ELLEN FANNING: What I’m trying to get at: do you buy the argument that the changes to superannuation, the savings as a result of those changes, hurt the Coalition at the election?

MINISTER PORTER: No, I don’t think it was a major factor. And the reality is, again, that if you have a situation or allow a situation to persist where a person can have two or three million dollars in a superannuation account and pay no tax on the earnings from that account, and in effect pay less tax than someone, as the Prime Minister has noted, stacking the shelves at Coles or Woolworths, if you let that situation persist I don’t think that you are a responsible government facing up to financial reality. And I think that the inherent fundamentals in the superannuation policy are correct. And I must say, that the…

ELLEN FANNING: The fundamentals or the whole policy?

MINISTER PORTER: The policy is correct and the policy is the policy – and the policy was taken to an election and tested and we won. Obviously all policies that require legislation from us with a Senate full of cross-benchers require negotiation, but the policy I think is very sound. And the notion that, somehow, there is a ground-swell of conservative opinion inside or outside the party against the policy – I mean, I would count myself as a conservative in our party, and a senior conservative, on ERC, on Cabinet. Scott Morrison, I would also count as a conservative, Mathias Cormann. We’re supporters and designers of the policy. So I think the notion that somehow the policy doesn’t have solid support is, less, rather than more true.

ELLEN FANNING: Maybe this accounts for why the questions are being asked. Malcolm Turnbull said the government, last week he said the government will deliver all the policies you took to the election. He previously said the super changes were “absolutely iron-clad”. Now, let’s have a listen to the language that he used yesterday.

PRIME MINISTER: The reforms are important, but obviously in the implementation and transition there is work to be done. There always is with tax changes. And they will go through the normal Cabinet and party-room process, and we are listening very keenly, I am listening very keenly and carefully to concerns that have been raised by my colleagues, and of course other people in the community as well.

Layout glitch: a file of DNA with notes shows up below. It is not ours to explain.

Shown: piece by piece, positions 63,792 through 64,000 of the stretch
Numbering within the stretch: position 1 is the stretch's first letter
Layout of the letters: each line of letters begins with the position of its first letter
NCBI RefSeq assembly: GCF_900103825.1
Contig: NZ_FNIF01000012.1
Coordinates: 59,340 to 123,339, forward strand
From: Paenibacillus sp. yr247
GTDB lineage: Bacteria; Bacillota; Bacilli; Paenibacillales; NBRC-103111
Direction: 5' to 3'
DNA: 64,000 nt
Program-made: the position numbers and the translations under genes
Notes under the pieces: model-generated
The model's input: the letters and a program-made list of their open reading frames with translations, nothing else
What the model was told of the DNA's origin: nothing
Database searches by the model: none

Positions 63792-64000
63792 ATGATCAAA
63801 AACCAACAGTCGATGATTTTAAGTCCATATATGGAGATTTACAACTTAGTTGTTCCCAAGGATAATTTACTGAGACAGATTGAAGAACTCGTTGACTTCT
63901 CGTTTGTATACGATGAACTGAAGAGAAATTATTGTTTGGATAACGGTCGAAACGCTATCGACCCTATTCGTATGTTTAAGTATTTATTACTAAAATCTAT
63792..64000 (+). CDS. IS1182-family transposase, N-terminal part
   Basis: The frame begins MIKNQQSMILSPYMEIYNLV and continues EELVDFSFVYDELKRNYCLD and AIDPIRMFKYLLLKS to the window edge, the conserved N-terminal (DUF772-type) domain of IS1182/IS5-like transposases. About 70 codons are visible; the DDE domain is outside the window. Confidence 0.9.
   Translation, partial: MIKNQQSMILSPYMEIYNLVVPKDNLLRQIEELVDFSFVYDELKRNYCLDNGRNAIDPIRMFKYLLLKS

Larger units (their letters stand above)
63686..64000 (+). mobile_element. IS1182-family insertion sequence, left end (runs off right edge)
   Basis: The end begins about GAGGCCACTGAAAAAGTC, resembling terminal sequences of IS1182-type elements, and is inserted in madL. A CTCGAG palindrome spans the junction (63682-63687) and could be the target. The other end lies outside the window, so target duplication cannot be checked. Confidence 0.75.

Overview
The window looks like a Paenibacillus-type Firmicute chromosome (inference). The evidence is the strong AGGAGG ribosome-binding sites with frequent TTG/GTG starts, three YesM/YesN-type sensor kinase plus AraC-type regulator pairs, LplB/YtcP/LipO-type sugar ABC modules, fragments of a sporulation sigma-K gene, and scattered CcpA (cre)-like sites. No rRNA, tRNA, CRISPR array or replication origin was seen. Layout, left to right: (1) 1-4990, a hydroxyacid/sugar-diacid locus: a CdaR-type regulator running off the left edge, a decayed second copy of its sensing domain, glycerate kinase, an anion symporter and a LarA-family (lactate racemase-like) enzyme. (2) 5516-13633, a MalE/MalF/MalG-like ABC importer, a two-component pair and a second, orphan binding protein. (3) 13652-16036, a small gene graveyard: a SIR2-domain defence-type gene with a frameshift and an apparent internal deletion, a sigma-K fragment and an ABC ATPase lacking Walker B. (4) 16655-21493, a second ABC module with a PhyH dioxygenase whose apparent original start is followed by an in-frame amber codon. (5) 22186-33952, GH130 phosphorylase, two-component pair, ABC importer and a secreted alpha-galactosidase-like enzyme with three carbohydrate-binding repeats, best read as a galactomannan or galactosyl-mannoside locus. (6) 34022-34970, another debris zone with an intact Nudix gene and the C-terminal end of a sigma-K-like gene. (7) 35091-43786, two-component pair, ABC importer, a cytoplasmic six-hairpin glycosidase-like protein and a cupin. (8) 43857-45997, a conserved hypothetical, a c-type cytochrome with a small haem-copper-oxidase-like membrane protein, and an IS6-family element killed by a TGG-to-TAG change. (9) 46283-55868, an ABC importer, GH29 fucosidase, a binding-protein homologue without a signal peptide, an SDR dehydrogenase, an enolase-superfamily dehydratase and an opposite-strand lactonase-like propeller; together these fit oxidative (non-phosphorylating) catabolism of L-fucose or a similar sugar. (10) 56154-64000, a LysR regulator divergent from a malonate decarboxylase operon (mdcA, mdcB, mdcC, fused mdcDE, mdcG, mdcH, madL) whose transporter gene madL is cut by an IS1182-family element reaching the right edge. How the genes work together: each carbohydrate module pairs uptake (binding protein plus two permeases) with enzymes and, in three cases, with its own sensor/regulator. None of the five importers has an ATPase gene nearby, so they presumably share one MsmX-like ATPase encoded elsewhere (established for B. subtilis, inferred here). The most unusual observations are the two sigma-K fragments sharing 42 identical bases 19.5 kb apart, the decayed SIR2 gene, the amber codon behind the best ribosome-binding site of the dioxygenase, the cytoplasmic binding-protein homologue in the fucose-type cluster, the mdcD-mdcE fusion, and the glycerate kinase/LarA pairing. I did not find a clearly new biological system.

ELLEN FANNING: OK, so he said that he’s listening to those concerns, those concerns that you’re suggesting, perhaps, aren’t legitimate. Can we assume then, Minister Porter, that the $500,000 cap on post-tax contributions will be adjusted? That’s what it’s looking like.

MINISTER PORTER: I’m not saying concerns aren’t legitimate. People who raise concerns about policy obviously do so in good faith and with intelligence and address issues. But, they are being listened to, as the Prime Minister said, and I’m not quite certain that I accept the proposition that the soundness and commitment to the policy is inconsistent with the comments that the Prime Minister just made. During the drafting process there are any range of issues that need to be addressed and need to be drafted in a way that both accepts and understands people’s concerns, but also accepts and understands the type of environment that we’ll be facing in the Senate.

ELLEN FANNING: There’ll be people listening this morning who are keenly interested in this issue. So let’s be plain about it. That $500,000 cap on post-tax contributions over the lifetime, is that something that the Coalition is looking to adjust?

MINISTER PORTER: Well, I mean, I think that the policy stands on its own. It’s well known, we have party-room this morning and obviously if there are concerns to be raised they’ll be raised inside the party-room. The policy, as I said, is the policy. The $500,000 cap is an integral part of the policy but during the drafting period, whether it’s transition to retirement or the cap, if there are concerns raised they’ll be taken into account.

ELLEN FANNING: For example, there’s ideas’ being floated this morning of exemptions for one-off transfers through inheritances, so an old relative dies you can tip that money in over and above the $500,000 cap. Gifts if, you know, some sugar-daddy comes along and gives you a gift, or sales of property held for a certain length of time, that those should be allowed to be tipped into superannuation over and above that half a million dollar post-tax cap. Is that the sort of thing that should be looked at?

MINISTER PORTER: As a lawyer myself, every rule has exceptions to it. And particularly, these are issues that you do sort out during drafting. So it’s not inconceivable that you could listen to concerns about particular narrow, limited circumstances that require exceptions to be considered. These things are just part of the drafting process.

ELLEN FANNING: So I’m confused. On one hand you say it integral – $500,000 is integral – and on the other hand you say, well, these transition arrangements have to occur. Which is it?